Good cybersecurity is repetitive and boring

The loss of 4 million records reminds agencies that good Cybersecurity is repetitive and boring

The US Government announced on 4 June that the private information of at least four million current and former government workers had been compromised.

The intrusion occurred in systems owned by the US Office of Personnel Management (OPM) which handles government security clearances. It was detected in April 2015, but in line with most other such intrusions, may have started in 2014.

The attack drew calls by politicians for legislation to strengthen the USA’s cyberdefences. The US blamed China for the breaches, though it is unclear how good their attribution information is.

The Boring but tremendously important bits

Reports from the New York Times indicated that OPM did not possess an inventory of all the computer servers and devices with access to its networks, and did not require anyone gaining access to information from the outside multifactor authentication. OPM also did not regularly scan for vulnerabilities in the system, and found that one third of computer systems that were supposed to be certified as safe for use last year were not “operating with a valid authorization.”

Let’s be clear here, the answer for Cybersecurity in organisations is good housekeeping!

  • Assess the business impact levels for your systems
  • Patch
  • Authenticate
  • Minimise privileges
  • Scan your logs
  • REPEAT

There are more things like application whitelisting, but get those right and your organisation can do better than the US Government. The Australian Signals Directorate has published a number of guides for government agencies to help them mitigate all but the most targeted intrusions. They are worth checking out.  http://www.asd.gov.au/publications/protect/top_4_mitigations.htm

This Koala is completely secure from cyber attack
This Koala is completely secure from cyber attack

The answer is not more power for intelligence and law enforcement

Let’s keep it simple

  • Assess the business impact levels for your systems
  • Patch
  • Authenticate
  • Minimise privileges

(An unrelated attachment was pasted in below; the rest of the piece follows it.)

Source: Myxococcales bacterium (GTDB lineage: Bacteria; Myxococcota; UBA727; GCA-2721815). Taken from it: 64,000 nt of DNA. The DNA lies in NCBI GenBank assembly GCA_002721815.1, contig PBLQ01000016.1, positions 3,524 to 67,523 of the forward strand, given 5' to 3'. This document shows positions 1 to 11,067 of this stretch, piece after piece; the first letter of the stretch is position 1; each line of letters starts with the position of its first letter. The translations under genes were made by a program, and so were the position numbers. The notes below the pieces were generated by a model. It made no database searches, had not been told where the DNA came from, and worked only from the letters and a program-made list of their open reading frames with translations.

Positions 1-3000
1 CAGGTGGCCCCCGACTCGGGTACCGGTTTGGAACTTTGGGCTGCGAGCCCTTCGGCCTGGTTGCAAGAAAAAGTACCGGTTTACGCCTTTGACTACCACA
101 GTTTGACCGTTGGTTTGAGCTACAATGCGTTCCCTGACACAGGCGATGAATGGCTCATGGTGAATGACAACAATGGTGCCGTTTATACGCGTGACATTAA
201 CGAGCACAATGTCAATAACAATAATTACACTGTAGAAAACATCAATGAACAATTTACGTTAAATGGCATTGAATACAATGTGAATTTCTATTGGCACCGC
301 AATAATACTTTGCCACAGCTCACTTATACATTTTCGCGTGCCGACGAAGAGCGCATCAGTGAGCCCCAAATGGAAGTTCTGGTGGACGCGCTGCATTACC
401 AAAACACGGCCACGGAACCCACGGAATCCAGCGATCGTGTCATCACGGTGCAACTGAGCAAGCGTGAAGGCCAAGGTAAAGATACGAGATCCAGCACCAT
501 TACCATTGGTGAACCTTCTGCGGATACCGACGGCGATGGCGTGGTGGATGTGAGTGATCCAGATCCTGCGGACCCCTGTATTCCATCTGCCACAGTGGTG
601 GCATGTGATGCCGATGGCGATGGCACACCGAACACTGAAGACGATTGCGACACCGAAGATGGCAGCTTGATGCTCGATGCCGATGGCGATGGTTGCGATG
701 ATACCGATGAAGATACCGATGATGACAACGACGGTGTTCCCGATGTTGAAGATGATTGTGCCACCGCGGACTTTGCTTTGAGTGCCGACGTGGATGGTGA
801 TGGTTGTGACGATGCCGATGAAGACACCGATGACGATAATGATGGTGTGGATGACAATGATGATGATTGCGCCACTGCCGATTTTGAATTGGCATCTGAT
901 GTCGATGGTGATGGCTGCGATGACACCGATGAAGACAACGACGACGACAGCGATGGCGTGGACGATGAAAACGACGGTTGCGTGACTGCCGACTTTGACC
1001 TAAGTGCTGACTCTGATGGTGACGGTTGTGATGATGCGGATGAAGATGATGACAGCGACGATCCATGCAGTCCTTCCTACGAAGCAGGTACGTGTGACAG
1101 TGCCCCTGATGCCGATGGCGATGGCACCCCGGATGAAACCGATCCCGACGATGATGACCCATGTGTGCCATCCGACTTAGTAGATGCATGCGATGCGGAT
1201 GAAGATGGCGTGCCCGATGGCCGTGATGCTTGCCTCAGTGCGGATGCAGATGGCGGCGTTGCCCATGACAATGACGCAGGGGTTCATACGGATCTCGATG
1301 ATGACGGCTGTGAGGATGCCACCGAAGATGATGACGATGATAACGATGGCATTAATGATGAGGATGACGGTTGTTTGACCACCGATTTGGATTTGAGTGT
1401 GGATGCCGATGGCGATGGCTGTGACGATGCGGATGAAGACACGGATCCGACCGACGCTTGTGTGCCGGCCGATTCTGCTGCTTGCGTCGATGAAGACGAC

• Scan your logs
  • REPEAT

If you have to call the guys/girls in dark suits from government agencies, you’ve lost the fight. Just like in the real world, if you have to call the cops, something’s really wrong with your security.

Attribution is so so hard in the cyber, you have to be very lucky and have deep pockets to go after the crims.

Better to build your fence higher than those around you, but encourage your partners to build their fences higher too, because security is only as good as the weakest link.

Where might government focus its resources?

Rather than spending money on dealing with hacked systems after they happen. Government would be far better off providing good advice, encouraging education of cyber professionals and encouraging software and hardware developers to manufacture secure code and systems.

Mandatory Disclosure

Some commentators are complaining about how long it took the US to disclose the breach. At least the US has fessed up. In Australia, where there are no mandatory disclosure rules, it seems unlikely that a government agency would admit to this, despite the obvious importance of this to the victims who lost their personal data.

I repeat my call for mandatory data breach notification for all public and private organisations in all OECD countries.

Data centralisation

Many Australian state and territory governments have created shared services functions for their ICT and human resources functions. The issue is that if the wrong people get access as they did in the US OPM, then they potentially have access to everything.

Much has been made of the potential savings available to governments from centralising their data functions. Whilst this may be the case in the short term, like outsourcing, the return on investment over the long term is very much unproven. Shared services ICT functions aggregate data and create honeypots for organised criminals and national espionage groups. It is true that with shared services, ICT functions are able to afford more staff, the question is whether this advantage truly outweighs the dependencies on data that are created and the increased attractiveness of the target.

It is a question as to whether decreasing the value of a system by decreasing its attractiveness ie by decentralising, can be used to affect business impact levels. However it certainly makes intuitive sense, in that you should be able to maintain the relative risk of a system by splitting it into multiple separate systems whilst giving the organisation its operating requirements in terms of integrity of system and availability – see everybody’s happy!

When I was running Protective Security Policy, my team and I tried to address this with policies about aggregation of data and Business Impact Levels. Business impact levels are an excellent way of approaching agency cybersecurity on a holistic and strategic basis. The reason is that they take into account not only the confidentiality of information, but also its availability and accessibility. This allows the whole organisation to have a discussion about what they are willing to live with.